Wednesday, August 04, 2004

Odds & ends

Some quick takes on a lot of things I've been accumulating.

--Champ, the Nessie-like creature that supposedly inhabits Lake Champlain, has been sighted again.

--Some people just have a dark cloud hanging over their heads. A woman in Lombani, Zimbabwe has a hail of falling stones following her! She believes an evil spell was cast over her. Her family and neighbors have kicked her out of the village.

--The mysterious "blob" that washed ashore in Chile last year has finally been identified. DNA testing has shown that it's just a bunch of decomposing whale blubber. One is reminded (for some reason) of the infamous exploding whale of Oregon incident (memorialized here in print by Dave Barry, and here in the infamous video).

--New-fangled "thin client" computing is predicted to be the next big wave in networking. Yeah, we used to call them "mainframes".

--As if we didn't have enough to worry about, now our computers may be making us sick. The electomagnetic field produced by computers may be causing our bodies to produce excessive amounts of seratonin, which contributes to tiredness and depression.

--An interesting opinion piece on the practice of "tethering", making content proprietary to the device it's used on.

--Archivists are working to save the only audio recording of JFK's assassination. It seems the original, recorded over a police motorcycle radio, is now too fragile to even play, and no quality reproductions were ever made. Goodness knows, the JFK conspiracy theorists could use some extra fodder.

--Also in digital restoration news, the Film and Television Archive at the University of California has restored the 1914 silent comedy, "Tilly's Punctured Romance". Widely considered to be the first feature-length comedy, it starred Charlie Chaplin in one of his early roles (relatively early, considering he appeared in 34 films in 1914, his first year of movie acting), and was pieced together from 13 copies.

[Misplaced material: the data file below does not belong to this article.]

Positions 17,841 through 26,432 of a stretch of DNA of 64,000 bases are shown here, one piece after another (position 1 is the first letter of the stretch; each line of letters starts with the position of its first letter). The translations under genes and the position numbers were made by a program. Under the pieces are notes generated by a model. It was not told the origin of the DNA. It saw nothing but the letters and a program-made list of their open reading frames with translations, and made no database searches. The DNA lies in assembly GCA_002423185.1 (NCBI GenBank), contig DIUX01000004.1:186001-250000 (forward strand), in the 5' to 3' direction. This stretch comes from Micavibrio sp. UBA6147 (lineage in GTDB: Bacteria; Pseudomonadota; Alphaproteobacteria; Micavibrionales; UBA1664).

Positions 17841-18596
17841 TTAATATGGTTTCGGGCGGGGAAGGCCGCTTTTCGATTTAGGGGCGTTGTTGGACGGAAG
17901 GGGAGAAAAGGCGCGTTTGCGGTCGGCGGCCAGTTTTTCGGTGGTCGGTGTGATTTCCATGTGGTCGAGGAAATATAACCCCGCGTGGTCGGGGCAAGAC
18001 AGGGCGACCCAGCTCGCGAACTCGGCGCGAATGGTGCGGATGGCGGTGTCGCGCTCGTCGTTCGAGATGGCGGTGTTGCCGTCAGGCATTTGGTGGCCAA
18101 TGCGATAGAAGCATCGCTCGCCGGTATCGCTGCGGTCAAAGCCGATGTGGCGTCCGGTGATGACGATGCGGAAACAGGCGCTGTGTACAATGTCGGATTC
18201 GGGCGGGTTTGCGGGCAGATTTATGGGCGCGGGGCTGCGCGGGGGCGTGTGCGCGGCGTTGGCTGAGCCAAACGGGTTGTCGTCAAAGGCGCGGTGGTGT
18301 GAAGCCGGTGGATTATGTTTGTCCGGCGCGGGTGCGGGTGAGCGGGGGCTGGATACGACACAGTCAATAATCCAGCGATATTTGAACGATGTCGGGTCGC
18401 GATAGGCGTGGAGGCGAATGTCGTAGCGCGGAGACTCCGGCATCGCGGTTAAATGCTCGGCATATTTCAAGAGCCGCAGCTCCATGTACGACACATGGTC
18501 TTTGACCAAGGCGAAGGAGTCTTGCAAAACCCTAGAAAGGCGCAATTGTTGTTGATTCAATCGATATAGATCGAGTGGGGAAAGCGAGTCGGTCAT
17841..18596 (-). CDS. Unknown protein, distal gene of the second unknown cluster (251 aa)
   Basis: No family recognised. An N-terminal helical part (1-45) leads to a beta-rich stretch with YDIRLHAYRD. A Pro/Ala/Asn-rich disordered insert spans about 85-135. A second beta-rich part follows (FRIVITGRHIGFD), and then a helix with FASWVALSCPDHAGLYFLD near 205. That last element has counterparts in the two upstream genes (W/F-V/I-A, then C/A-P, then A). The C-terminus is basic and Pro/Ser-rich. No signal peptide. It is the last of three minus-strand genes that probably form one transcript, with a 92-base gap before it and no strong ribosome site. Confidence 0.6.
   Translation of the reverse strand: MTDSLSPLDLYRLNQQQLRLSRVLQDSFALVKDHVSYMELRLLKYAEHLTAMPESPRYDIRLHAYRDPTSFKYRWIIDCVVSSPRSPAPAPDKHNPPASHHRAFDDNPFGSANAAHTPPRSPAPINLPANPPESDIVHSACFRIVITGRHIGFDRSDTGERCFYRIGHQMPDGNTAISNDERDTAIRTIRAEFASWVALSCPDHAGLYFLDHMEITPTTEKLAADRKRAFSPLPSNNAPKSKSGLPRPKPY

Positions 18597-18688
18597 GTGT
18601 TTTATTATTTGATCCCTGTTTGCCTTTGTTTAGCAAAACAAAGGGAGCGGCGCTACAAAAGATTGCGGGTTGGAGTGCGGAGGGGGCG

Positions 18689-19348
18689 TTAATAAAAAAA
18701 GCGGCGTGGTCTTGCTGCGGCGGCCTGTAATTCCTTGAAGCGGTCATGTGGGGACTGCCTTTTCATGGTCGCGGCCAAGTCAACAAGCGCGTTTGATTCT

--Speaking of movies: theater owners, take note.

--It's now the 21st century. Where are the flying cars? I WAS PROMISED FLYING CARS!

--On an even lighter note, this guy has put together "The Case That Must Not Be Named", a casemod inspired by H.P. Lovecraft. (Thanks yet again to bOINGbOING.)

--From Fahrenheit 9/11 to Fahrenheit 451: Atty General Ashcroft ordered despository libraries to destroy five publications containing legal information not "appropriate for external use". (Apparently Ashcroft considers public knowledge of the law to be dangerous. Yeah, 'cause we might find out what he's up to.) Fortunately, the order was later rescinded. I don't even have time to go into a rant about how angry it makes me that the "Justice" Department even *considered* making federal law information inaccessable to the public. I'm worried that now that their open attempt to occlude the law failed, they may pull something even more insidious in secret.

--Florida: the state that just keeps on giving and giving...ulcers and migraines, that is. The state, never having recovered from the 2000 elections, and still being critized for its planned use of electronic voting machines this November, announced that a computer crash had caused them to "lose" data compiled from its first use of touch-screen voting machines. How, um, convenient. Does Florida even realize that *no one* trusts them on voting issues anymore? Who the hell are they trying to fool? (Oh, and isn't Florida's new Secretary of State even scarier-looking than Kathleen Harris?)

--Finally, Minnesota's Republican Party has asked its members to go door-to-door and collect information on their neighbors' voting habits. On the surface, they claim that it is nothing more than a streamlining of their phone and mailing lists. My personal opinion is that neighbors reported as non-Republicans are going on a sort of "watch" list. Me, I plan to screw with the data if any of my "neighbors" come knocking on my door to grill me about my political leanings. Then I'm going to pull the shades and take out a restraining order.

--Brandi and a shrunken head. Separated at birth?

--The Daily Oliver. No, it's not me. It's some guy's weimaraner. But a cute weimeraner.

--Vintage comic book ads. Back when we were young and gullible.


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